Let’s not get too excited

Let’s not get too excited

Late last week an FDA panel voted 10 to 5 to approve canagliflozin, a new treatment for type 2 diabetes from Johnson and Johnson (NYSE:JNJ). Canagliflozin actually isn’t really a new treatment rather part of a new class of drugs, SGLT2 inhibitors. Nor is canagliflozin the first SGLT2 to go before the FDA, as Dapagliflozin from Bristol Myers Squibb (NYSE:BMY) and AstraZeneca (NYSE:AZN) has already been turned away by the FDA over cancer risk. It should also be noted that while this panel voted to approve canagliflozin several panel members, some who voted in the affirmative, voiced concerns over the drug’s safety profile.

Diabetic Investor has been somewhat surprised by the level of interest in this new class of drugs as several subscribers have wondered why we have not written more about this class. Well the truth is the people we talk with, notably diabetes researchers, endocrinologists and primary care physicians aren’t all that excited about this class and don’t believe this will turn out to be the next Januvia.  This is not to say they won’t prescribe the drug rather they will do what has become standard operating procedure for every new diabetes drug approved after the Avandia controversy, in that they will use it on a limited basis until they are completely comfortable before prescribing the drug to a wider portion of their patient population.

This is exactly what’s going on now with Bydureon™, now owned by Bristol.  It’s also what went on with Victoza® from Novo Nordisk when it first came on the market. The fact is, whether drug companies like it or not, the Avandia controversy continues to impact the market for new diabetes drug although the drug was withdrawn from the market.  The reality is the Avandia situation could not have been handled in a worse manner and that to this day there are several notable diabetes researchers who believe the drug got a bum deal.

It also doesn’t help any that Actos, also a TZD like Avandia, was found to show an increased incidence of bone fractures and this was after the drug was on the market for seven years. It also contrasts with Januvia’s profile which is relatively unblemished compared to other drugs that have either just come on the market or are in late stage development. And while Januvia has had no serious issues to date, the drug has undergone label changes and some have raised concerns over long term usage of the drug.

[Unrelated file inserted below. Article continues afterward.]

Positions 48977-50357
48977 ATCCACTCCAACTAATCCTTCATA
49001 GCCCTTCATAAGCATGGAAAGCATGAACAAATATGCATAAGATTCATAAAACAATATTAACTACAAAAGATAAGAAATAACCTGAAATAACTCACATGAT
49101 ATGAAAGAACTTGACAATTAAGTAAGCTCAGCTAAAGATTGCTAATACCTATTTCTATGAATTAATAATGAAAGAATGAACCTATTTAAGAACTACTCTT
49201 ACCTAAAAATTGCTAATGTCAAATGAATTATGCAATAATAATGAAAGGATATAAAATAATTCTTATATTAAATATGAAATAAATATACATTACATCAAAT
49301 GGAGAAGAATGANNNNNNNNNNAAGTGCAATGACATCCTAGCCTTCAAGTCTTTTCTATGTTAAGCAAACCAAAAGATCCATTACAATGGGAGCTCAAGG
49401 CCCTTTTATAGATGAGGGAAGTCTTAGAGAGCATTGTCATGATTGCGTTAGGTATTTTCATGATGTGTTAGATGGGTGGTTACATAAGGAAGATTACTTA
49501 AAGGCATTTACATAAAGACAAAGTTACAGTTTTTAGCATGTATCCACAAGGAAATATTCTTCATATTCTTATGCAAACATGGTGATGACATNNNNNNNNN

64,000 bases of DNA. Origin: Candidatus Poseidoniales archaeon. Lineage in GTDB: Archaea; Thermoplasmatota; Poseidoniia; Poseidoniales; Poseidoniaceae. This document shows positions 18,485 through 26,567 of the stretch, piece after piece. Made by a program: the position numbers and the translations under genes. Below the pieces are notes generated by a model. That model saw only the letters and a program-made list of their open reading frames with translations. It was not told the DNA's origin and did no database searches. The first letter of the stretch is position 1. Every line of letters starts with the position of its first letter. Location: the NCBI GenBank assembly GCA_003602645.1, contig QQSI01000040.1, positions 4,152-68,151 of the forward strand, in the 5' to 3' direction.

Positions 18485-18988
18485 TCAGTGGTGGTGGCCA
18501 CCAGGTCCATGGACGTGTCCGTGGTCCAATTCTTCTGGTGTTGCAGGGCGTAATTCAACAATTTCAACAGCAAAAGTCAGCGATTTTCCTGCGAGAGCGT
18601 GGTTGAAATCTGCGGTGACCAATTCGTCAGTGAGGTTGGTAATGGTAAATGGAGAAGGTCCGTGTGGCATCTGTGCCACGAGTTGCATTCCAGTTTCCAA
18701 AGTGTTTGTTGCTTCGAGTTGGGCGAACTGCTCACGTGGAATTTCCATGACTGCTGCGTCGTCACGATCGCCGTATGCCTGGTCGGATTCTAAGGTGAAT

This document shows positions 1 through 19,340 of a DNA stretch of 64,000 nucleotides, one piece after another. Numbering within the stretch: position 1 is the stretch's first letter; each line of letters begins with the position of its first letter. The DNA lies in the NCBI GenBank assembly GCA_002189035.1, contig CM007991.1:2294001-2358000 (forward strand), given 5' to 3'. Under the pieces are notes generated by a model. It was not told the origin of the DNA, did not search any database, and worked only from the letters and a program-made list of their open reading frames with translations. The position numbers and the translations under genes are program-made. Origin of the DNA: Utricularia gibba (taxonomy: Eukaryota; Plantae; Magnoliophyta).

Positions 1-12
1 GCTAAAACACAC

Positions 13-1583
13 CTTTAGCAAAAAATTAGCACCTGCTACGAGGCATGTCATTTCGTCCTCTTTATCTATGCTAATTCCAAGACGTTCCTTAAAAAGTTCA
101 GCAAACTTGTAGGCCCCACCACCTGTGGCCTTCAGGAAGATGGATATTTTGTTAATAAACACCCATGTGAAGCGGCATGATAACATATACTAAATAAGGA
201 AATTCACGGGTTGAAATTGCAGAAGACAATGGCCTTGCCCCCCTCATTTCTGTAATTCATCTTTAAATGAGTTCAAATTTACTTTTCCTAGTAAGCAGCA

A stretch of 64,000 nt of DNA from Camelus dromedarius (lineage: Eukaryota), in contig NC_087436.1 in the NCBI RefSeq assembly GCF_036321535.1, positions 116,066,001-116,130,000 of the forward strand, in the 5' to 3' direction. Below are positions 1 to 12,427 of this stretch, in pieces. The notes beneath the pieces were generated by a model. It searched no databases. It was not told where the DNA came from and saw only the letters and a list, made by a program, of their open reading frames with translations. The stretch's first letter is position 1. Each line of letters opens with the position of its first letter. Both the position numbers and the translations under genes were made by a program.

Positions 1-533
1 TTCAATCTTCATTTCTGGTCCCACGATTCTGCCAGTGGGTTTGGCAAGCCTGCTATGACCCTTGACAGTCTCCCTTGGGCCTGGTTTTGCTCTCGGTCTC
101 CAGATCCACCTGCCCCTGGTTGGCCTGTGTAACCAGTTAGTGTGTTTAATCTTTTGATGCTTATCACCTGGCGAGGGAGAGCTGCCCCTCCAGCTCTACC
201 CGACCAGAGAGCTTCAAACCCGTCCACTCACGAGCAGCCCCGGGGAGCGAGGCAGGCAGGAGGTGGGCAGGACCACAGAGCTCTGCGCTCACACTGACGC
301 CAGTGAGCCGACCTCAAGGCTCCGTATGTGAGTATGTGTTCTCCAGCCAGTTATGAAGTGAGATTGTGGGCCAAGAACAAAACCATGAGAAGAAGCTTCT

What everyone needs to come to grips with in this post-Avandia world is with a an ultra-conservative FDA ,a  litigious public and skeptical physicians it would take a near miracle for any new diabetes drug to become an instant blockbuster as Januvia did when it came to market. As Diabetic Investor has noted on more than one occasion, Januvia is the luckiest drug on the planet and owes much of its success not to how well the drug performs but rather to a series of events which basically created the perfect storm and boosted the drug to blockbuster status.

One has to wonder how that cardio crusader, Dr. Steven Nissen feels about the monster he created. Like Dr. Frankenstein he may have started with noble goals but those goals were quickly perverted and just as at the monster was let loose on an unsuspecting village creating havoc so too has the fallout from the Avandia controversy. The fact is the diabetes drug landscape has forever changed and not for the better.  Sure hope the good doctor is happy.